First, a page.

Transformation of a travel and expense program served as a starting point for simplification in other areas of the organization, for medical device company, Smith & Nephew. Smith & Nephew’s choice to prioritize employee satisfaction allowed it to keep humans central to the implementation of artificial intelligence-aided technology, which has allowed operations and employees to thrive amidst the pandemic and beyond.
Listen in to the empowering and candid conversation between Marchelle Klippenstein, VP of customer improvement for SAP Concur, and Jorge Monge, travel and expense lead for Smith & Nephew, as they talk through the key elements to a successful transformation and globalization across more than 40 countries.
Global Business Service implementation (GBS) key learnings
Smith & Nephew successfully established Global Business Services (GBS), a centralized operations delivery model, by creating a common language around metrics, analytics, and KPIs. When spanning more than 40 countries, this was no small feat. However, its CEO-sponsored priority of employees helped the company to get it right. “Everything starts with culture,” shares Monge. “Once you have created something that actually makes sense and resonates with everyone and there is a common understanding, you can start really working across the lines of compliance and having…major decision makers and stakeholders understanding what compliance changes ha[ve] to be understood and applied, you can have a successful program and model taking shape globally.” Monge candidly shared that they didn’t get this right the first time. His two key learnings were:
- “Do not assume customer needs–there has to be a consistent feedback loop…We went through two extensive transformations with T&E, which were CEO-sponsored, and what we thought would’ve solved the T&E issue didn’t….We got it wrong the first time, in all candor. We were thinking simplifying this or that would increase user effectiveness and experience and it really [didn't].
- It’s very important to focus on creating partnerships and establishing yourself as a real partner with your key stakeholders…really conveying a message of common benefit.”
Because SAP Concur is an industry leader and was already supporting operations well in some countries for Smith & Nephew, they were able to implement Global Business Services across their organization. “At the end of the day, this is how you tackle risks and at the same time is a tool that allows you to increase user experience and improve it in a significant way.”
Human-centered technology: Early adoption of artificial intelligence (AI)
One of the risky moves Smith & Nephew made was to be an early adopter of AI, and it brought them great success. “When deciding and modelling, you have to make sure that it is something relevant as time passes,” shares Monge. “You have to think maybe five to ten years ahead. So we were risky–we were really taking this risk of deploying AI for the first time. I think that we were one of the first Concur Detect users and the fact that we took that chance has proven to be a really good investment. We have received good feedback and our process is very mature because of it.” While he couldn’t share specific numbers, Monge told us that auditing processes are now seamless at Smith & Nephew. “We have been able to identify things that no human could have identified, because this tool looks it up…the fact that we have been able to do that really has been a success story.”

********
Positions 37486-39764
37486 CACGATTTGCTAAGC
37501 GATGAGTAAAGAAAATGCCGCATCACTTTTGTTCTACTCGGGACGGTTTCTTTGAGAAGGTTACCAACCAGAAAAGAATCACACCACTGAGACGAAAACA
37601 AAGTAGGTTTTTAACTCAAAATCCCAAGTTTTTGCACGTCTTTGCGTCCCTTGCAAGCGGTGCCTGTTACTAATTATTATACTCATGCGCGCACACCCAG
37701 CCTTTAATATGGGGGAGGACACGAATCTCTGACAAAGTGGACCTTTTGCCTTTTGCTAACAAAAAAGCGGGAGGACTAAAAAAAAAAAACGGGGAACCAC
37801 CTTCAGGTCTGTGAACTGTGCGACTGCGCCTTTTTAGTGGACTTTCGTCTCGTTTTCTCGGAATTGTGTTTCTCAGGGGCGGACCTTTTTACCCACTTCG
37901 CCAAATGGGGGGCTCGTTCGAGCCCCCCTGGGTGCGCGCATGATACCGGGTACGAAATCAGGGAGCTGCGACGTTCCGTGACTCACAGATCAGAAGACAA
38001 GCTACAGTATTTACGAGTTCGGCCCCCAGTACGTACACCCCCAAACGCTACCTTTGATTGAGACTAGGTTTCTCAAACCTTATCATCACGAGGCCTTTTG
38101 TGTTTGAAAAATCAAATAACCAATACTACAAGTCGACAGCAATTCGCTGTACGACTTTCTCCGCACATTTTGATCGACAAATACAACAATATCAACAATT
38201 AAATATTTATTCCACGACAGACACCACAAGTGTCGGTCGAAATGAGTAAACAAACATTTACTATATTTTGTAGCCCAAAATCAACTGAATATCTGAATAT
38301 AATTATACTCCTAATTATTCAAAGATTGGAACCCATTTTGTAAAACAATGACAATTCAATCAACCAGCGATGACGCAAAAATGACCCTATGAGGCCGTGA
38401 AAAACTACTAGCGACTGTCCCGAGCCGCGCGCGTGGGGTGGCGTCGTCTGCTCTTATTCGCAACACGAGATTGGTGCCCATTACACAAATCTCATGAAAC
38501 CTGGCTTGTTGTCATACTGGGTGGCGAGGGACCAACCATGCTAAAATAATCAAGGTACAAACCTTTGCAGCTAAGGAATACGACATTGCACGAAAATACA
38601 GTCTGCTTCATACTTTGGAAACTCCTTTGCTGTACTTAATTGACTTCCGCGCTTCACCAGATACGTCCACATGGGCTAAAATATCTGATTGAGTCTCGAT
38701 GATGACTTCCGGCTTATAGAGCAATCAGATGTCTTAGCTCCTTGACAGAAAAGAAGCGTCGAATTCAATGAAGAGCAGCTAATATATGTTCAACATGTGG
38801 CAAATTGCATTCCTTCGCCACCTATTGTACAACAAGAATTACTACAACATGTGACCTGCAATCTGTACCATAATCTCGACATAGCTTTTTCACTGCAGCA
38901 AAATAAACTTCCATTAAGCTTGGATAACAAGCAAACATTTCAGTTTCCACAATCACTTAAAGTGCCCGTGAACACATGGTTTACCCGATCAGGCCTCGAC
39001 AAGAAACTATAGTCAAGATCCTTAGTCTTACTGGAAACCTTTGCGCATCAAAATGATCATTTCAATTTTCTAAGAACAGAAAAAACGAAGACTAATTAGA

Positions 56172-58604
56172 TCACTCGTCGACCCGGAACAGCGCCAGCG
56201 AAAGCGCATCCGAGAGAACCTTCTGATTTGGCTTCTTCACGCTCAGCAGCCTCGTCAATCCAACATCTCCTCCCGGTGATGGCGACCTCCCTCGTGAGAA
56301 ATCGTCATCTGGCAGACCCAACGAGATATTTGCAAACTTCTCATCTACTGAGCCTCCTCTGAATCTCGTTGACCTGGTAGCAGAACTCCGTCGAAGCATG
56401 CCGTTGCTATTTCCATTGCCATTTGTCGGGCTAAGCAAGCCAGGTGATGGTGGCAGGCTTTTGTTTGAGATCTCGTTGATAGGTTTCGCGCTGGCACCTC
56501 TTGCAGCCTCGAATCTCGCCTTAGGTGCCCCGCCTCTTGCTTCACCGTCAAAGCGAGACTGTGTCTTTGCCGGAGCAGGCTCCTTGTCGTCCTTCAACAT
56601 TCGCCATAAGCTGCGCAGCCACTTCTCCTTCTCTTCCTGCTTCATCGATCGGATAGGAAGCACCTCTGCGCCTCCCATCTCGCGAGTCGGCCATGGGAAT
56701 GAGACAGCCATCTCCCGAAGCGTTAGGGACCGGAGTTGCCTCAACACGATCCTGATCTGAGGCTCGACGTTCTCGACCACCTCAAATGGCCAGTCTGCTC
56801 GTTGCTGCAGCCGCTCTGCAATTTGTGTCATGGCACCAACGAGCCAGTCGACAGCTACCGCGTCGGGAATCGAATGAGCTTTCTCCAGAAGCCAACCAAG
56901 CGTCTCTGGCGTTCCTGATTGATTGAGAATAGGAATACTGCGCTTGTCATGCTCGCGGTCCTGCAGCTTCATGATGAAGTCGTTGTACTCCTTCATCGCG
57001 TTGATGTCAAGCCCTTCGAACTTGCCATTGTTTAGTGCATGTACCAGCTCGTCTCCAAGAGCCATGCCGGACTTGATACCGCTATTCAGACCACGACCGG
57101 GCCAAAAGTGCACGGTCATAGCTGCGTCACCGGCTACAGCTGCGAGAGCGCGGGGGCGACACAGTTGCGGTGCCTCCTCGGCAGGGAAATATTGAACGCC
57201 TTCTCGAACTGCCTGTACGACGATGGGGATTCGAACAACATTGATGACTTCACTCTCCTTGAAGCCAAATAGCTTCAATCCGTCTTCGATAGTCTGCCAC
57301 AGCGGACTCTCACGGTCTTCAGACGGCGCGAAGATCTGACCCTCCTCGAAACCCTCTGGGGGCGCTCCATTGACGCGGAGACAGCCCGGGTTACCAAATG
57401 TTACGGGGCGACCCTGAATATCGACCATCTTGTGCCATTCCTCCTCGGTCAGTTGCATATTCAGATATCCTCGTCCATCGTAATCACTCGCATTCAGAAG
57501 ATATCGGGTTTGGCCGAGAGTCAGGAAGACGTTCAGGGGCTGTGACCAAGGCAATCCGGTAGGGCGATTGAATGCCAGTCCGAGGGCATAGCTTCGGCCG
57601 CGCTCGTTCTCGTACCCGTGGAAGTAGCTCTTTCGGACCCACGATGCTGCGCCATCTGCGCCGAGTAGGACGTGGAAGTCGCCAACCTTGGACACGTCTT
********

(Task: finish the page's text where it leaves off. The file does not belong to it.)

Recovery and future-scaping: More human, more simple
As the conversation between Monge and Klippenstein closed, the industry leaders shared their thoughts on the coming years of recovery from the pandemic.
“The global situation is going to change how people travel,” shares Klippenstein. “Recovery is going to be top of mind for everyone and a global camaraderie around that. COVID-19 did not just impact one country or just a single population...and I think that our programs that we manage, and our customers…are going to have to have that mindset. We’re going to have to think about what’s best for our people, what’s best for the impact on the globe, [and how] we contribute to the recovery effort across the business. And, it seems weird to connect it to T&E, but we’re mobilizing employees–that’s what this solution does–to do their job and contribute to the revenue of the business and the process of the business.”
Since Smith & Nephew was able to centralize and streamline its travel and expense program as a model for other areas of innovation in the organization, Klippenstein’s hopeful future-scaping is pleasantly hopeful. “To me, the next five years look like a lot of control around dollars and cents and making sure it makes sense to spend that money. It’s also going to be about protecting employees and protecting people. We’ve got to bring a human element back into this. Great process streamlined to the fullest and all the buy-in in the world don't change the fact that you still have to protect the person,” continues Klippenstein. As we progress into 2021, Smith & Nephew’s story is a hopeful indicator of successful recovery and innovation across the globe.
“More human, more flexible, and we’re going to need technologies that are going to help with that flexibility…There’s no time to waste…this is a feeder to other simplifications across the organization and it’s an example of what’s possible,” shares Klippenstein.
Learn about the Smith & Nephew innovation story: